Chris Burns / Technology / December 8th, 2014

Helping Your Scrum Team Avoid a Waterfall Mentality

We’ve been beating the Agile drum for a while now. Though agile has been used in other industries for a while, it’s new to the digital agency world. We’ve all agreed that being agile/lean/scrummy is the best way to operate, but any agile team knows that actually staying agile is a constant challenge.

Despite the value that many teams see in agile and scrum, they walk a thin line between being agile and merely appearing to be agile. No matter how much we might wish they weren’t, traditional waterfall processes are in our blood, and it can be easy for an agile team to slide down a waterfall without realizing it.

Waterfall World

The dubious efficiency of the assembly line.
The dubious efficiency of the assembly line.

Many of the processes and principles we employ for production, design and building have their roots in the Industrial Revolution. Industrialization taught us to think about something, design a way to make it repeatable, use machines to do the heavy-lifting, and then hand the non-automated parts to someone to do one piece over and over. It’s a pretty simple concept and has helped humanity achieve incredible results. Non-tech folks would call it the assembly line, but anyone in the tech world will call it waterfall.

Classic aspects of waterfall production:

  • The full project is designed up front
  • Once something is done, you don’t revisit it
  • Testing is left until the end
  • All work and decisions flow through the project manager
  • Value isn’t realized until the work is 100% complete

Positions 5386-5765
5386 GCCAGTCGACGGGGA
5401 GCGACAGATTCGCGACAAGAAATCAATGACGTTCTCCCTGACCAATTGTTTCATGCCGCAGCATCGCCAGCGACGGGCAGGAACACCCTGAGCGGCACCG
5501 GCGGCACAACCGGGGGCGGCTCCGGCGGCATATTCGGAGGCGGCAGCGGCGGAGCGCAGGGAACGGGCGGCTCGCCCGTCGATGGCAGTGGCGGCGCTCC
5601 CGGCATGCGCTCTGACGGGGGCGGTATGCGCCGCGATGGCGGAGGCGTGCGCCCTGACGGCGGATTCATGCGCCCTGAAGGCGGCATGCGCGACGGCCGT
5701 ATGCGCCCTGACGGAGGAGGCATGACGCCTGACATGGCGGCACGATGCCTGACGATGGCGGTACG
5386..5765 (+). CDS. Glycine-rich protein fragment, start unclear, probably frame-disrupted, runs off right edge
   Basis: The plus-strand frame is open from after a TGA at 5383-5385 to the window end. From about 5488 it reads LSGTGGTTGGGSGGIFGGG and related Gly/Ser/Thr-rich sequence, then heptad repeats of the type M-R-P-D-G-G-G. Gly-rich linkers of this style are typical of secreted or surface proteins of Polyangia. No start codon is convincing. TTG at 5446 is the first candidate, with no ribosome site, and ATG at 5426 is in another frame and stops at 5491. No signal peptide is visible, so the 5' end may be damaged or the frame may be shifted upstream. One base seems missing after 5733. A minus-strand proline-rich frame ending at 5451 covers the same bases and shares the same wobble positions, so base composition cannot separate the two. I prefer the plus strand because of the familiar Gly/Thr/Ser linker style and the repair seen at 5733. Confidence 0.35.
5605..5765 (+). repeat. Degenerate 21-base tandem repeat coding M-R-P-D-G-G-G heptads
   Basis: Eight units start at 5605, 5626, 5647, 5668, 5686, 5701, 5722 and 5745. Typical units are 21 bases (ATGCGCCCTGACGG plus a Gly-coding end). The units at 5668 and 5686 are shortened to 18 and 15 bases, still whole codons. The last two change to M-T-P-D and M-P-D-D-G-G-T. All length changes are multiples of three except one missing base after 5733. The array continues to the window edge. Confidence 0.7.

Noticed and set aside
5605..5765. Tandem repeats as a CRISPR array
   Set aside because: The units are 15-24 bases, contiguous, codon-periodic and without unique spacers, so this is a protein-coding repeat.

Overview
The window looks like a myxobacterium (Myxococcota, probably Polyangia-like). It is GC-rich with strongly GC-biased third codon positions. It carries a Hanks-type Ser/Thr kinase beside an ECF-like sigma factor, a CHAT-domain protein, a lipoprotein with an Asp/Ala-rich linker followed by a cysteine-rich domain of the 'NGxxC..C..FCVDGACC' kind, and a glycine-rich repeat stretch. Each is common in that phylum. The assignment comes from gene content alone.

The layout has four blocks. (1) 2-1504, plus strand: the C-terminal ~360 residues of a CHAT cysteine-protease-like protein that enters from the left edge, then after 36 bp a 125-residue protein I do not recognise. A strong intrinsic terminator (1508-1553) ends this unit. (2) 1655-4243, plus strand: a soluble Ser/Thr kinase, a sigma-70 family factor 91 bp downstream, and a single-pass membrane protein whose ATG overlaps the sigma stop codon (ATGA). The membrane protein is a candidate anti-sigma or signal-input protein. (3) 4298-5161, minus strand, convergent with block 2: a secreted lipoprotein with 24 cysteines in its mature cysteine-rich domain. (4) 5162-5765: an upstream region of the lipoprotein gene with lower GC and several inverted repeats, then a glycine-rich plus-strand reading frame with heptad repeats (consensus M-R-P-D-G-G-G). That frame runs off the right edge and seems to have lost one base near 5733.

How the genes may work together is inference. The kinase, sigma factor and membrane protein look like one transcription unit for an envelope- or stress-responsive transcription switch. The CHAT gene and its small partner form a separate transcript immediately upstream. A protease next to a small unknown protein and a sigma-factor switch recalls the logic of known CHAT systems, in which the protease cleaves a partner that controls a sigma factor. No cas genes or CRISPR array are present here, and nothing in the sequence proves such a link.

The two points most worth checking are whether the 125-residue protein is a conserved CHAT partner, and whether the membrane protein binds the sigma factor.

We’ve used these processes and techniques for nearly 300 years, building much of the modern world; we know they’ll still work today. But now that we’ve found a better way (agile/lean), we need to be conscious to avoid our old habits, no matter their eventual effectiveness.

Why the Slope is Slippery

Photo by wncoutdoors
Photo by wncoutdoors

Intellectually, I think we’re all on the agile/lean bandwagon. It makes sense, and many organizations have seen success with it. So we’re all quick to jump on. “Yep, I do lean manufacturing,” or “Yes, my whole organization is on Scrum.” Yes yes yes! But are you really?

Anyone who works in a lean fashion knows that staying agile is a struggle. Or they’re in denial. Yes, you’re doing some of the “agile-y” things, but that doesn’t mean you’re actually agile.

Here’s the problem: waterfall is inherently process oriented. One person does that so someone else can do this. But at its core, agile is more than a bunch of processes; it’s a set of values that can be applied to improve processes. The Agile Manifesto tells us:

Individuals and interactions over processes and tools

Here’s where most people fail to be truly agile – agile needs to be a mindset, and it’s in the mind where most people fail. Many team members may be religious about processes and ceremonies, but they think in ways that aren’t agile. It comes out in a person’s attitude; you might see it in your organization when someone says something like:

  • I’m just going to throw it over the fence to QA.
  • I just want a completed spec.
  • That’s not my job.
  • I don’t know how to do that.
  • I won’t start until that person finishes.

Those simply may be warning signs of a bad attitude or inflexibility, but it doesn’t sound all that agile to me.


OK,  I May Be Slightly Waterfall-y

In my last post, I warned agile teams about clinging tightly to their designated roles. I focused on Quality Assurance, but it’s easy for any team member to fall into a waterfall mentality when they only see themselves as a designer, developer or marketing person, rather than a team member.

I highlighted three points from The Scrum Guide that provide some guidance into the proper mental state for an agile team.

  • “Scrum recognizes no titles for Development Team members other than Developer, regardless of the work being performed by the person; there are no exceptions to this rule.”